SOME LOCAL WORTHIES. 177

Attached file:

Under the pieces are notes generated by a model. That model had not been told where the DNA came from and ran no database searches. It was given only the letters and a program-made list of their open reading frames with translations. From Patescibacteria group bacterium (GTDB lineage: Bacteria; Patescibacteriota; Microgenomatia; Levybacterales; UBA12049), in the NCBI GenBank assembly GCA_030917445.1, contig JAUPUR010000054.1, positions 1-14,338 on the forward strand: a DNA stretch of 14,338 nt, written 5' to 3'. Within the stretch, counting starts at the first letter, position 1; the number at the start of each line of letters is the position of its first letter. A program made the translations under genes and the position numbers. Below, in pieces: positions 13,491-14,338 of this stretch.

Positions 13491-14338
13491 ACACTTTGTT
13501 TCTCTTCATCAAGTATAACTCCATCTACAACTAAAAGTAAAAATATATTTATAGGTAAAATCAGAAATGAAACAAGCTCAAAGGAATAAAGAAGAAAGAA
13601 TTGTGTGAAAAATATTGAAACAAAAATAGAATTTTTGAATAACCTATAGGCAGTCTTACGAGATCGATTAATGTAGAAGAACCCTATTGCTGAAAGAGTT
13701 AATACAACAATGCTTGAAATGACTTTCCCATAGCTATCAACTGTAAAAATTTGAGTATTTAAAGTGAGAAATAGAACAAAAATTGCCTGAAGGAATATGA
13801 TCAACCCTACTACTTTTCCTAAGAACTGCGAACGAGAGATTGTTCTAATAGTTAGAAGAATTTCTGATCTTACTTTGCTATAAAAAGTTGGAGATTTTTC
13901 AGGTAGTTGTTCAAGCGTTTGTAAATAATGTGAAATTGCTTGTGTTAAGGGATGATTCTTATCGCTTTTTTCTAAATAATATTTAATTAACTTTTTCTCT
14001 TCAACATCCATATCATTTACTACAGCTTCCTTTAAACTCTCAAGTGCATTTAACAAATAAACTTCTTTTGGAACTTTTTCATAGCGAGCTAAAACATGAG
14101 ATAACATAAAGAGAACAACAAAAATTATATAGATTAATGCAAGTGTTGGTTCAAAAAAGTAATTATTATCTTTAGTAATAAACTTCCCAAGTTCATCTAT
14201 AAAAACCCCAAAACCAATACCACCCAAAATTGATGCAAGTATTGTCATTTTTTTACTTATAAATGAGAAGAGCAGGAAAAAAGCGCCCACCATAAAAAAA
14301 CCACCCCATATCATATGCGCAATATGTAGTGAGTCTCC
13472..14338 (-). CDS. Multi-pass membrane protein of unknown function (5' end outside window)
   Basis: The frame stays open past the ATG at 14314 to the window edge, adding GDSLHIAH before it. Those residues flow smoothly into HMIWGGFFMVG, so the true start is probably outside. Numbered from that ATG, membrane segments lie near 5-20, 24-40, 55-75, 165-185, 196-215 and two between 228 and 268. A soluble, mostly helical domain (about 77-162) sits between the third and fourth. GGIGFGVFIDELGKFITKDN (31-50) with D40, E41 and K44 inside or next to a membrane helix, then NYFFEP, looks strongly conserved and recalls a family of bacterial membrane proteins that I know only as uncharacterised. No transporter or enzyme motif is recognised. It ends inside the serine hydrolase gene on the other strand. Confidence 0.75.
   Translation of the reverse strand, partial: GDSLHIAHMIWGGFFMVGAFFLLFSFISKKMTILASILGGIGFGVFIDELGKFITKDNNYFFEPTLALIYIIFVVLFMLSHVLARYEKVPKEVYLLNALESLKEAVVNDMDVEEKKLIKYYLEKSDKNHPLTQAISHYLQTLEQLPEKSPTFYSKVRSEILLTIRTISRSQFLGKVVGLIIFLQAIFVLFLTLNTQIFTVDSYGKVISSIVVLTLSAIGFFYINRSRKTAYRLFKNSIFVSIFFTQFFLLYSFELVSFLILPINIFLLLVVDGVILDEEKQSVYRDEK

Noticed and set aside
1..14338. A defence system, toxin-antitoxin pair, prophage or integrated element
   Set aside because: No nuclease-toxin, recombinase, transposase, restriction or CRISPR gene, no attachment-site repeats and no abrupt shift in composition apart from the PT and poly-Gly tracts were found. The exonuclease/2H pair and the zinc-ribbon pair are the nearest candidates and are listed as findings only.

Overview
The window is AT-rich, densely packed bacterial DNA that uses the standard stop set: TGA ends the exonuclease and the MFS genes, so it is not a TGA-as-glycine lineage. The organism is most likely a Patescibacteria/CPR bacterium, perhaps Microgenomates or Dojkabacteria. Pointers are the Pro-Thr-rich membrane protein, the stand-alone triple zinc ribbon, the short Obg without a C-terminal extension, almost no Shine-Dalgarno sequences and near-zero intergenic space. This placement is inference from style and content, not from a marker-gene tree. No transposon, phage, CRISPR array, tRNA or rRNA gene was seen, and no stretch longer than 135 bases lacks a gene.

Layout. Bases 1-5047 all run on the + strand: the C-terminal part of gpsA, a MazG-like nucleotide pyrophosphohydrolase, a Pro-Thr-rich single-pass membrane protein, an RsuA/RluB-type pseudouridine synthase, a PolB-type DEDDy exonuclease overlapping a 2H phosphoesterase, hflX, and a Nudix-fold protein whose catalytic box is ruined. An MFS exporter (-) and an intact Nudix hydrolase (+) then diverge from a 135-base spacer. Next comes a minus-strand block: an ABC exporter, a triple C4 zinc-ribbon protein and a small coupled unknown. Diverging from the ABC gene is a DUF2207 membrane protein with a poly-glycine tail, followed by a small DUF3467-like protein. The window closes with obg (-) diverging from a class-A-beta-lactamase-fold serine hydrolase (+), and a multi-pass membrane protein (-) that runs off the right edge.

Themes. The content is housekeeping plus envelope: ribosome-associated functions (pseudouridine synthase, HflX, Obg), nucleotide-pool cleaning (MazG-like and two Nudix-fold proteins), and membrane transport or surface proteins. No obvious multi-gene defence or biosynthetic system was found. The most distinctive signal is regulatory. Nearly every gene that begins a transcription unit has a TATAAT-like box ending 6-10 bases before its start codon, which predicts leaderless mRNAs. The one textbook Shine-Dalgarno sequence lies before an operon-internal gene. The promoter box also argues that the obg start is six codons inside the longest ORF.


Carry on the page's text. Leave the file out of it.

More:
ancestors established themselves in East Grinstead prior to 1571. They were originally bailiffs under the Duchy of Lancaster for part of Ashdown Forest. Richard Kidder's father was William Kidder and his mother's maiden name was Wickenden. The father was a mercer, but possibly fell on hard times, for both he and his wife died while inmates of Sackville College. Richard was the youngest but one of a family of nine, and in his early days was taught to read by a lady living in the neighbourhood. He made such good progress that he was sent to a grammar school carried on by Reyner Herman, who was Warden of Sackville College from 1646 to 1656. At the age of 15 he was so far advanced that he was fitted for a University, but as his relatives did not possess the means to enable them to continue his education he was sent to Sevenoaks to learn the business of an apothecary. Some friends, however, took pity on the lad and raised enough money to send him to Cambridge. Here he made good use of his time and in 1659 was presented to the living of Standground, Hunts. After the Restoration of 1662 he declined to subscribe to the revised liturgy, so was one of the 2,000 clergy ejected from their benefices on that account. At length the Earl of Essex offered him the living of Raine, near Braintree, and Kidder lived there for 10 years in great discomfort. Other incumbencies followed and on the accession of William and Mary he was made Dean of Peterborough and one of the King's Chaplains, and the degree of D.D. was conferred on him in the King's presence. Finally he was consecrated Bishop of Bath and Wells on August 30th, 1691, and controlled this diocese with much zeal and ability until his awful death during the night of November 26-27th, 1703. That night a storm of almost unparalleled fury passed over England. It did enormous damage in East Grinstead and also swept down a stack of chimneys in the episcopal palace at Wells, and the good Bishop and his wife were killed as they slept and both buried in the ruins.